Our old wrecks at least did not have the nuclear problem as they were just steel and cooper, engines and so on, ... but mainly good quality steel.

That is why werever possible they scrapped the sunken ships, for economic reasons, that was the main reason they scrapped the Tirpitz, somebody made a real '' bargain '' of her.

But Tirpitz was not totally submerged, half of her hull was out of the water and there were more than 900 dead German young sailors on her, buried into the steel of their own ship.

When I was in front of her sinking place I was invited to take a swim on her wreck as a scuba diver, I decided NOT to do it, because I was feeling I had to respect that place, like a cemetery, as it really is.
So despite I am a good swimmer and that been an easy task been the water very low, I did not do it.

The destiny of the bodies buried in there is still a very sensitive argument, .. I preffer not to go into the details of it, .... nobody will judge anybody about it on this world, ... GOD will do it one day.

.. it is NOT a matter on nationality, .... it is a matter of been an human been, ... despite the religion, ... the country, ... the flags, ... and in fact Terje is thinking exactly like everybody will do logically :clap: :clap: .

.. lucky me I had the opportunity to listen personally to the words of Harry Pettersen ( Norway undergroud agent, .. now dead ) ... of some Tirpitz survivors on 2005 still alive, ... of John Lorimer ( X-6 crew member ) ... at the Tirpitz Museum opening,... in KaaFjord.... on 2005.

Their words were really inspiring for every young man listening, .. very wise, .. as war is bad and we must learn from previous mistakes not to do it anymore, .. never again.

Ciao Antonio :D

Drahnreb

Re: War Grave question

Postby Drahnreb » Tue Nov 11, 2014 11:35 pm

Hello,

As far as I know, the bodies of the sailors that were recovered during the scrapping of the Tipitz were buried at a war cemetary in Narvik. However there are still some bodies on the site of the wreck, but only a small percentage of those that died there.

Best regards from Tromsø,
Drahnreb

strider190

Re: War Grave question

Postby strider190 » Thu Oct 06, 2016 5:23 pm

I don't buy the enviromental bit. Yes she was likely to leak fuel oil like any other wreck... but did the Norwegins send the salvaged steel to Germany? Or offer Germany some of the.... proceeds.... from selling the metal?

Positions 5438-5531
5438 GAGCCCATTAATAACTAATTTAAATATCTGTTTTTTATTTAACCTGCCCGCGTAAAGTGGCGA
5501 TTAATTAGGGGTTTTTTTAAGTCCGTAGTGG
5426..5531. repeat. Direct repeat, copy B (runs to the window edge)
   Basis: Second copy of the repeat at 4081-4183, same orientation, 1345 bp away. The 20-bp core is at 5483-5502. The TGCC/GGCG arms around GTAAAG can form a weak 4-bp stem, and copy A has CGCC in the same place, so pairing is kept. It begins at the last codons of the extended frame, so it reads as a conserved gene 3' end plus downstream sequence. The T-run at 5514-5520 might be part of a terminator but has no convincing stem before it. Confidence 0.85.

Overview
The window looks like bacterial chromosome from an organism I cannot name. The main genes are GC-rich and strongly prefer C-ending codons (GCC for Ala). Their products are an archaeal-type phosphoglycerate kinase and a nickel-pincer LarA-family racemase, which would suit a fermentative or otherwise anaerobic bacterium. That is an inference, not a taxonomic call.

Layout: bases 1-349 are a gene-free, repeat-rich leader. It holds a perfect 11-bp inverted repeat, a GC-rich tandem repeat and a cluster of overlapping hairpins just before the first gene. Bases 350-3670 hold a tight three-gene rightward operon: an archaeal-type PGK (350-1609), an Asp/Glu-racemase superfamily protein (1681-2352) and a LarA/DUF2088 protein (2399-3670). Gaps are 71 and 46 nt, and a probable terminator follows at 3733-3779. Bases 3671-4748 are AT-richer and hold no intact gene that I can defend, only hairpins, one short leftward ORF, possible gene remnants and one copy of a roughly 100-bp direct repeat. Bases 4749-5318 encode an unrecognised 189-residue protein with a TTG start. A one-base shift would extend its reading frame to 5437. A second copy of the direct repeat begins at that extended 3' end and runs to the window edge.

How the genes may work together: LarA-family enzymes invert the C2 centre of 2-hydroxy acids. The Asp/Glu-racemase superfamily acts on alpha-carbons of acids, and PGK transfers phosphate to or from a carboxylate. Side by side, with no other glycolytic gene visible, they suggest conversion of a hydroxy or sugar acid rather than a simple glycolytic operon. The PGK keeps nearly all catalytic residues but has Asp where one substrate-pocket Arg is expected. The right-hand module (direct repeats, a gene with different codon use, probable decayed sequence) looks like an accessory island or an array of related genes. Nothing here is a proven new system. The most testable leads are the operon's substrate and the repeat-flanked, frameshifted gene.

There are other ways to contain leaks from wrecks a lot less expensive that trearing them apart. (Coferdams, for example or pumping out her bunkers). Unless of course you want to profit from sellng the scrap.

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Re: War Grave question

Postby Cag » Thu Nov 03, 2016 11:55 am

Hi All

Sorry to come in so late with this, I do believe there are a quite a few environmental issues for Norway as regards 'heavy water' as a large amount was sunk on a train/vehicle transporting ferry in one of the fjords adding to that lost in U boats?

This, if the bodies of those lost were very respectfully treated and repatriated and the pollution hazards contained (Which I'm sure is the aim of any Norwegian attempt if the facilities to do so actually exist), seems the only time that such disturbances should be considered.

As for war graves it is something that seems to be becoming less important as the ransacking of the Prince of Wales and Repulse has proven. Both ships have lost propellers hull items and personal items have been seized when advertised on certain Internet auction sites.

There are regular sightseeing and diving trips which on the whole are just that, as both wrecks are accessible and I'm sure other such sites are also well visited. Even Titanic and Bismarck have, although expensive, possibilities for sightseeing I believe.

I'm not sure of the reasons for this, maybe the diving element and access to a lost ship, but for me I'd rather try visit the few remaining large warships/Liners without the need for breathing equipment!

Best wishes
Cag.

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Re: War Grave question

Postby Cag » Tue Nov 15, 2016 6:15 pm

Hi All

Have just seen an article on another forum that is relevant to this discussion.

The Dutch ships lost in the Java Sea have all but disappeared due to illegal salvage and the Australian cruiser Perth has had similar treatment.

It seems very sad that for a minority in all countries the idea of a war grave apparently means nothing.

Best wishes
Cag.

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RF
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Re: War Grave question

Postby RF » Wed Nov 16, 2016 8:17 am

Unfortunately that is how it is. There is no effective international law or policing/prosecution on this.

The only defence is for the wrecks to be very far down so that water pressure and inaccessibility makes looting extremely difficult.

The hilfskreuzer Michel is probably the most secure from pilferage as it is at the bottom of the Mariana Trench off Japan. Unfortunately some other wrecks are in shallow water.
''Give me a Ping and one Ping only'' - Sean Connery.

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paulcadogan
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Re: War Grave question

Postby paulcadogan » Thu Nov 17, 2016 3:00 pm

And the Exeter is gone as well....

http://www.msn.com/en-us/news/world/bri ... ailsignout

As RF said, their only shield is depth...
Qui invidet minor est - He who envies is the lesser man

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RF
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Re: War Grave question

Postby RF » Thu Nov 17, 2016 3:47 pm

Theft on this scale - effectively a fleet of warships up to cruiser size - can hardly go unnoticed. Logistically a substantial salvage force would be required and these are not remote waters but close to land.

The area is in the jurisdiction of the Indonesian Navy - do they not police their own waters? Or are authorities conniving in the theft?

I would have thought that the theft operation would be sufficiently large for it to be detectable by US spy satellites in geo-stationery orbit around the Earth. I would be interested in what the CIA say about this....
''Give me a Ping and one Ping only'' - Sean Connery.